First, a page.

We Will Never Forget

The HMBS Flamingo.

When HMBS Flamingo slipped HMBS Coral Harbour on May 8, 1980, the crew of 19 Officers and Marines had just begun what was intended to be a routine patrol. While many others were preparing to pay tribute to mothers everywhere, this ship’s company was about to experience what it truly meant to lay down one’s life for one’s country.

From left: Able seamen Austin Smith and Fenrick Sturrup.

The Royal Bahamas Defence Force had just become an official organization on March 31, 1980. Prior to this, Officers and Marines had commenced training in 1978, the year HMBS Flamingo and her sister ship, HMBS Marlin, were built and sailed from England to The Bahamas. The Commanding Officer of HMBS Flamingo was Commander Amos Rolle, a young Exumian.

On Saturday May 10 at approximately 5:00 p.m., HMBS Flamingo apprehended two Cuban fishing vessels for illegally fishing in Bahamian waters off cay Santo Domingo in the southern Bahamas. Shortly after the arrest, HMBS Flamingo was buzzed and struck by rockets and machine gun fire by Cuban MiG Jetfighters forcing crewmembers to abandon ship.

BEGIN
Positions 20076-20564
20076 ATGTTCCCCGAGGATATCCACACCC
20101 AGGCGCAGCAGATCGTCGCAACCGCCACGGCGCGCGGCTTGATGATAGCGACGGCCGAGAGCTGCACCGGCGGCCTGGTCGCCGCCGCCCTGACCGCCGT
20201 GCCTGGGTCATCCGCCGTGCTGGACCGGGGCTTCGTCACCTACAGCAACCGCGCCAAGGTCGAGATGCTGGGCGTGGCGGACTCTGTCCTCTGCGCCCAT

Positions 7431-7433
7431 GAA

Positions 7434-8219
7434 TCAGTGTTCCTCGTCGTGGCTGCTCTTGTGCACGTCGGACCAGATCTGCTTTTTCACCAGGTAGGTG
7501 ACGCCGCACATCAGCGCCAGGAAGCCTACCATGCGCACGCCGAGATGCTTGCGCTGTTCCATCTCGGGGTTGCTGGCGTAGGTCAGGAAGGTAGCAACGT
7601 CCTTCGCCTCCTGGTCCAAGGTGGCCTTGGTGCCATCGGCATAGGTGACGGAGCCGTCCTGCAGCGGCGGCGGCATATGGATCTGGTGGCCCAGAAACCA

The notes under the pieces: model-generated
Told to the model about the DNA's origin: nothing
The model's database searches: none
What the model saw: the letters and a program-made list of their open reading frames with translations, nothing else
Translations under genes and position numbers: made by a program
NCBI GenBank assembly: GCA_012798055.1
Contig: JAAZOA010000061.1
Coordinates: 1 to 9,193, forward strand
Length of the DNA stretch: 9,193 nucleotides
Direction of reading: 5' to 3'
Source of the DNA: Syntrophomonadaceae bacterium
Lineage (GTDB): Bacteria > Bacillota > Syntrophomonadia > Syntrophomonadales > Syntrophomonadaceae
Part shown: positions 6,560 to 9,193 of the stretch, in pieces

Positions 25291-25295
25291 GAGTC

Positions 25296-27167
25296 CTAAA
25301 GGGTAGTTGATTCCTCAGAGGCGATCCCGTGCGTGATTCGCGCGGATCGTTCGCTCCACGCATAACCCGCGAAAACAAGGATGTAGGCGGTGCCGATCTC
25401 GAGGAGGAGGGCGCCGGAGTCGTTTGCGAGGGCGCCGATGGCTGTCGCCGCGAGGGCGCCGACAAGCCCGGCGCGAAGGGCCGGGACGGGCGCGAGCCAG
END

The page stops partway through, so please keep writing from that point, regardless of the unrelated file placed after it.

From left: Able seamen David Tucker and Edward Williams.

HMBS Flamingo eventually sunk in ocean waters 35 miles south if Ragged Island. 15 out of the 19 crewmembers survived the ordeal by escaping to Ragged Island aboard one of the captured craft they had arrested. Missing in action and presumed dead were Able Seaman Fenrick Sturrup, and Marine Seaman Austin Smith, David Tucker and Edward Williams.

Today, Lieutenant Commander Whitfield Neely remains the only member of that crew who is a current serving member of the Royal Bahamas Defence Force. During the past 5 years, two of the crewmembers, who would have given 25 years or more in service to their country, have since left us. Chief Petty Officer Oscar Miller and Petty Officer Leopold Kirby will forever be remembered.

The initial crew of the HMBS Flamingo.

The events of this somber day remain fresh in the minds and hearts of both the surviving crewmembers and the families of the 4 marines who were lost. This incident is also a stark reminder that the Defence Force is a voluntary force with inherent risks.

The Commander Defence Force, Commodore Tellis Bethel remains adamant that as a nation, the Royal Bahamas Defence remains steadfast in its unwavering commitment, sacrifice and service toward the development of The Bahamas.

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This article is courtesy of the Royal Bahamas Defence Force.